Aug 04, · For most people in France, life was full of challenges with many living in poverty and few securing well-paying jobs. The population was also rapidly increasing causing further strain in the resources available. Shortly before the French Revolution, a small percentage of the population comprised of the clergy and a few nobles were known to be quite wealthy and lived a luxurious lifestyle. Oct 22, · Before the French Revolution, France was a feudal country divided into 13 sovereign courts. The country was ruled by a king and governed by 3 estates.
For most people in France, life was full of challenges with many living in poverty and few securing well-paying jobs. The population was also rapidly increasing causing further strain in the resources available.
Shortly before the French Revolution, a small percentage of the population comprised of the clergy and a few nobles were known to be quite wealthy and lived a luxurious lifestyle. However, the majority of the population consisting of peasants was living in abject poverty. People would spend days searching for employment without luck, and when they finally found work, the pay was only enough to feed their families.
Most people lived in the countryside, as the conditions there were a bit bearable as compared to city life. Urban residents generally had a shorter life span since the air was filled with pollution while water was quite dirty. Disease outbreaks were quite rampant leading to many deaths both in the city and the countryside. The huge economic gap between peasants and the elite is what is a cookie and how does it work of the primary reasons why the revolution began.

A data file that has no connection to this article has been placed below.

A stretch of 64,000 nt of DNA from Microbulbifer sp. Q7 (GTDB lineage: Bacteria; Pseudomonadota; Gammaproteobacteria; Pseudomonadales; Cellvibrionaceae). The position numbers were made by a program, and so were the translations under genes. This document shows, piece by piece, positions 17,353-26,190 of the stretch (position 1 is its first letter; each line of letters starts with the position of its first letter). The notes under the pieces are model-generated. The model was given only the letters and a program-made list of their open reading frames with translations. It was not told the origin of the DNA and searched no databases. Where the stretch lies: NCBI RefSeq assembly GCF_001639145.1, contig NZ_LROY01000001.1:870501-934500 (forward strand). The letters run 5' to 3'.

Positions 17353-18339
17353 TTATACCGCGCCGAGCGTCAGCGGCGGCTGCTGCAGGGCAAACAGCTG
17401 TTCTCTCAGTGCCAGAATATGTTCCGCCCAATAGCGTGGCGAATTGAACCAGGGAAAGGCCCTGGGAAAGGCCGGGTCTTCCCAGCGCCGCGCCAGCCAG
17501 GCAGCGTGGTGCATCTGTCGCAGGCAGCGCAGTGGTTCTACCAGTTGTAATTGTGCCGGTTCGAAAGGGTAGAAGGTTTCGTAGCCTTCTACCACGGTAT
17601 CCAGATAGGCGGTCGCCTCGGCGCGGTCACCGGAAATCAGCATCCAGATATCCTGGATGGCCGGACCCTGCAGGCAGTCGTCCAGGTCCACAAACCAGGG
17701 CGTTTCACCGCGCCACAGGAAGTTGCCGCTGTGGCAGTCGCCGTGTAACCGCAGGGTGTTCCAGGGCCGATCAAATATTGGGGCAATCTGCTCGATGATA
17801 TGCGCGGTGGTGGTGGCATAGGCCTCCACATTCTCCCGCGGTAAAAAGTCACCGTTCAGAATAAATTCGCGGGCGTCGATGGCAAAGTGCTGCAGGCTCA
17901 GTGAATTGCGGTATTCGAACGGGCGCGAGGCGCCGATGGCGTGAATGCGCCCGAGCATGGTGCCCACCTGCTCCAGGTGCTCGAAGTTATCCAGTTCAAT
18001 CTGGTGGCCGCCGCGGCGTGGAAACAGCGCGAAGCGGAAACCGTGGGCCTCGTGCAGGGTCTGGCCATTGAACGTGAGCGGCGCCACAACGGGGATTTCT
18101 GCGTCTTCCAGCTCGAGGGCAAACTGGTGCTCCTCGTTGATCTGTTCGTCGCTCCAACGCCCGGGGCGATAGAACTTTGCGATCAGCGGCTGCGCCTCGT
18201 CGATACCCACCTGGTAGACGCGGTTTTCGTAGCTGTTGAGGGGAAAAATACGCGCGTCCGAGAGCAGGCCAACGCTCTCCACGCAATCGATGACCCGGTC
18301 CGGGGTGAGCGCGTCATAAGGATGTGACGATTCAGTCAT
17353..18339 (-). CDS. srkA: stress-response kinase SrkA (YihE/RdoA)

Peasants were also not afforded equal rights as those who were considered wealthy, and this intensified the discontent of the people of France during that time. More From Reference. What Is Aristocracy?
Causes of the French Revolution
Before the French Revolution, French society was structured on the relics of feudalism, in a system known as the Estates System. The estate to which a person belonged was very important because it determined that person’s rights and status in society. Before the French Revolution, the French society was under monarchy and was divided into three estates: 1st Estate - Clergy 2nd Estate -Nobality 3rd Estate - First Class -Lawyer, Court officials and Doctors. France Before the French Revolution: In , France was consumed by revolution and its old form of government abolished. That government, which had been in place for centuries, had many features.
In , the French Revolution began a transformation of far more than just France, but Europe and then the world. It was the pre-revolutionary makeup of France that held the seeds of the circumstances for revolution, and affected how it was begun, developed, and—depending on what you believe—ended.